The biggest thing that can be done to solve the foreclosure fraud crisis right now is to give homeowners the tools they need to challenge their cases in court. I sympathize with Dennis Cardoza’s anger that nothing has been done at the federal level, but to be honest, the day that the feds get involved in this is probably the day there’s a whitewash. So for the time being, at least, the courts are the best avenue for justice.
That’s why it’s so gratifying to see New York mandating legal aid for foreclosure victims. I hope all states follow them.
New York court officials outlined procedures Tuesday aimed at assuring that all homeowners facing foreclosure were represented by a lawyer, a significant shift that could give thousands of families a chance to strike a better deal with lenders.
Criminal defendants are guaranteed a lawyer, but New York will be the first state to try to extend that pledge to foreclosures, which are civil matters. There are about 80,000 active foreclosure cases in New York courts.
Under the procedures, which will be put in place in Queens and Orange Counties in the next few weeks and then across the entire state, any homeowner in foreclosure who does not have a lawyer will be supplied one by legal aid groups or other volunteer groups.
This would significantly level the playing field in the New York state courts. If foreclosure victims had the kind of money they’d need to competently contest their cases in court, they’d probably be able to pay off whatever it is the servicer says they owe. Under this new standard, foreclosure victims in New York can acquire a measure of equal access to the courts, and contest the clear fraud, servicer abuse and illegal fees that we’ve seen time and time again during this crisis.
The state legislature will have to agree to a $100 million appropriation for the courts to implement this for four years, which won’t be easy. With cash-strapped states slashing budgets, money is the real question for this. Congress has an authorization for $35 million in legal aid for foreclosure victims in Dodd-Frank, but hasn’t appropriated the money yet.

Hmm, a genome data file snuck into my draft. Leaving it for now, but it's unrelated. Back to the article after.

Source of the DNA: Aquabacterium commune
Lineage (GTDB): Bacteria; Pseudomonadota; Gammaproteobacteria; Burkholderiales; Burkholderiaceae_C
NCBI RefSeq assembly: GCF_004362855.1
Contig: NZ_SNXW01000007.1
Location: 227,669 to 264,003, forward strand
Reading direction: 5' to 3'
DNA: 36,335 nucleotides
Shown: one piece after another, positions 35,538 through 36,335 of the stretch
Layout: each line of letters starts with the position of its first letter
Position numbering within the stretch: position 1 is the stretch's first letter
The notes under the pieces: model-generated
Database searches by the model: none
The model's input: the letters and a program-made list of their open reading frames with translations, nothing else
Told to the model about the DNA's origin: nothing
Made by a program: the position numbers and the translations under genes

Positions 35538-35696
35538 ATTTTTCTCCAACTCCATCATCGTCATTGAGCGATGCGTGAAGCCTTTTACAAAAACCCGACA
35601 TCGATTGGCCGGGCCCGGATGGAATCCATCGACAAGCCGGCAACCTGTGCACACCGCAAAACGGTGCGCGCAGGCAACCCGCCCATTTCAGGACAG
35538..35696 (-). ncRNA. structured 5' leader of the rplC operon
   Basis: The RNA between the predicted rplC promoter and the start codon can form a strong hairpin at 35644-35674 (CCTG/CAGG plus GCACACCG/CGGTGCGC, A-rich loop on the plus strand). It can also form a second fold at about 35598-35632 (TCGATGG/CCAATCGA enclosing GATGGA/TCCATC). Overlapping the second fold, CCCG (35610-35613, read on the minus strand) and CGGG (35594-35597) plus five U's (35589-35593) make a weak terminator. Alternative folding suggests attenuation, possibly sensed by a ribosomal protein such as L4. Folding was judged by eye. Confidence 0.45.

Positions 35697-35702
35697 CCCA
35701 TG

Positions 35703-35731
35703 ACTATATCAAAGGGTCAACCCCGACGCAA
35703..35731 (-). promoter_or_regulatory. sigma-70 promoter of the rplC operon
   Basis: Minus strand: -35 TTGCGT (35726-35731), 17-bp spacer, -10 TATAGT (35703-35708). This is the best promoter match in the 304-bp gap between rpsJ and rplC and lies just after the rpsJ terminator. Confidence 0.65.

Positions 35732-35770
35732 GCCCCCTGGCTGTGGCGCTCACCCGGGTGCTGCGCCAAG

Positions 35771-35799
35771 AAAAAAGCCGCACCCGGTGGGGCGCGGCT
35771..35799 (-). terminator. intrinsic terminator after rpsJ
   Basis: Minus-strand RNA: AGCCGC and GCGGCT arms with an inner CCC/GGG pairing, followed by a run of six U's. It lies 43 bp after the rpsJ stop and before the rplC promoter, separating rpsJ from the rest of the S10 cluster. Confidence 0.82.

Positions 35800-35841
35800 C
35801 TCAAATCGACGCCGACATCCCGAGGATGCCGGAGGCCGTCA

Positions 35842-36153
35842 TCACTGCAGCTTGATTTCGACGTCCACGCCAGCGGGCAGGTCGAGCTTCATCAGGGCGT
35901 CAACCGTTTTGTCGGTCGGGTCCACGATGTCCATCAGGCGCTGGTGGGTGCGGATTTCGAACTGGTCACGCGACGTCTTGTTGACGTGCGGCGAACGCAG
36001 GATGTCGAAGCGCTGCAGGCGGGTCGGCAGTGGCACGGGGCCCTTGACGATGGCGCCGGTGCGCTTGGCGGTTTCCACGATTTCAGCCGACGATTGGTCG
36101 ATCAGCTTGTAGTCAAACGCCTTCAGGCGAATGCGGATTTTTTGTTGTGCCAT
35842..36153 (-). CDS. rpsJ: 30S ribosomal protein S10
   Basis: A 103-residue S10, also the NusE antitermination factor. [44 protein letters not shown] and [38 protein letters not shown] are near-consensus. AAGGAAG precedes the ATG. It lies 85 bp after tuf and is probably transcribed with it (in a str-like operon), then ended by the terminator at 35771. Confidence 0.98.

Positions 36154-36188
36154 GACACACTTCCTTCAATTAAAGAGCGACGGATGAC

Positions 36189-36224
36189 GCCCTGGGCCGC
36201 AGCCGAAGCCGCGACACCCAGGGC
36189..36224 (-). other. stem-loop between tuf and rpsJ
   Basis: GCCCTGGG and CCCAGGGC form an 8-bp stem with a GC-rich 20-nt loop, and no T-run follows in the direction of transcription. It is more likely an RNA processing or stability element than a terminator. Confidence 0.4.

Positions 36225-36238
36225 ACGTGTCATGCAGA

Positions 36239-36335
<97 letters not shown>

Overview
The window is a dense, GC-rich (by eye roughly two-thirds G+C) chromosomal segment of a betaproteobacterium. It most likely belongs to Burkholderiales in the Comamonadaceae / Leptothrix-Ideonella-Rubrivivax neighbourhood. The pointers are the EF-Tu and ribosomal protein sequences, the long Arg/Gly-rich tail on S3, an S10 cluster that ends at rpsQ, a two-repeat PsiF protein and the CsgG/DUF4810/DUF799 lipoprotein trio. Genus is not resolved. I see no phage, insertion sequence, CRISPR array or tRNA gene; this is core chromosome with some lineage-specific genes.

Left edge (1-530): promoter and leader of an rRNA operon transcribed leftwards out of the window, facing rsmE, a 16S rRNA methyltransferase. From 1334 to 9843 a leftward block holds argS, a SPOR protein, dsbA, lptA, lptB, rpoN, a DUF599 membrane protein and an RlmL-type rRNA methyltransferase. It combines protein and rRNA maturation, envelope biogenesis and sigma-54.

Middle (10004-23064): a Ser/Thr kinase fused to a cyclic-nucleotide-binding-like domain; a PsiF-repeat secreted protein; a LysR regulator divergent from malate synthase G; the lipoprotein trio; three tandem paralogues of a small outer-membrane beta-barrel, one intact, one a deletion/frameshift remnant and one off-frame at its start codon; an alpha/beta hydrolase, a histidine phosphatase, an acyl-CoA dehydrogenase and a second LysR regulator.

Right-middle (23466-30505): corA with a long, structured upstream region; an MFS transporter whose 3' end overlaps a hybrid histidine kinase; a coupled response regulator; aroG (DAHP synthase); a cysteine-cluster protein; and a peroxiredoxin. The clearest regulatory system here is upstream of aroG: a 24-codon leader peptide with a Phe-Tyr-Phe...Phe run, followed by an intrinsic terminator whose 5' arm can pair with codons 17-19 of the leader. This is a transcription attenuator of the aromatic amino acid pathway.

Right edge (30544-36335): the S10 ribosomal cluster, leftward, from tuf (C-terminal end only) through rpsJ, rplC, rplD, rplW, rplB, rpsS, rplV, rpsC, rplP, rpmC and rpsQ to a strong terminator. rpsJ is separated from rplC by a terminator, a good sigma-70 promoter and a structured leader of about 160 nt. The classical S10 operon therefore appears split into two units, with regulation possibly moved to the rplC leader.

But if this could get through, you would see more decisions like this:
Frustrated by a dispute with Wells Fargo Home Mortgage and by his inability to get answers to questions, the West Philadelphia homeowner took the mortgage company to court last fall.
When Wells Fargo still didn’t respond, Rodgers got a $1,000 default judgment against it for failing to answer his formal questions, as required by a federal law called the Real Estate Settlement Procedures Act.
And when the mortgage company didn’t pay – does something sound familiar? – Rodgers turned to Philadelphia’s sheriff.
The result: At least for the moment, the contents of Wells Fargo Home Mortgage, 1341 N. Delaware Ave., are scheduled for sheriff’s sale on March 4 to satisfy the judgment and pay about $200 for court and sheriff’s costs.
Rodgers has even written his own headline: “Philadelphia homeowner ‘forecloses’ on Wells Fargo.”
The backstory here is that Wells wanted Rodgers to insure his house at full placement value, he refused, and they bought him forced-place insurance at a huge cost, applying it to his monthly payments. Rodgers successfully sued and has received over $1,000 from Wells so far, and now, there’s this sheriff’s sale because Wells has been unresponsive.
This is basically the only way to fight back against the lawlessness of the servicers. And borrowers need to be equipped with the tools to do so.
UPDATE: I got some guidance on this, and New York may be able to implement the mandate even without the funding. Under the New York Code of Professional Responsibility, all lawyers have a pro bono requirement. The judge could therefore assign lawyers to the pro bono panel of attorneys to represent a foreclosure victim. In addition, the judge could refuse to schedule a case until a lawyer is provided, and could ask the bank to pay for that provision. Judges have a decent amount of discretion here, as I understand it, and they’d be operating under a mandate from the chief judge to fulfill the order.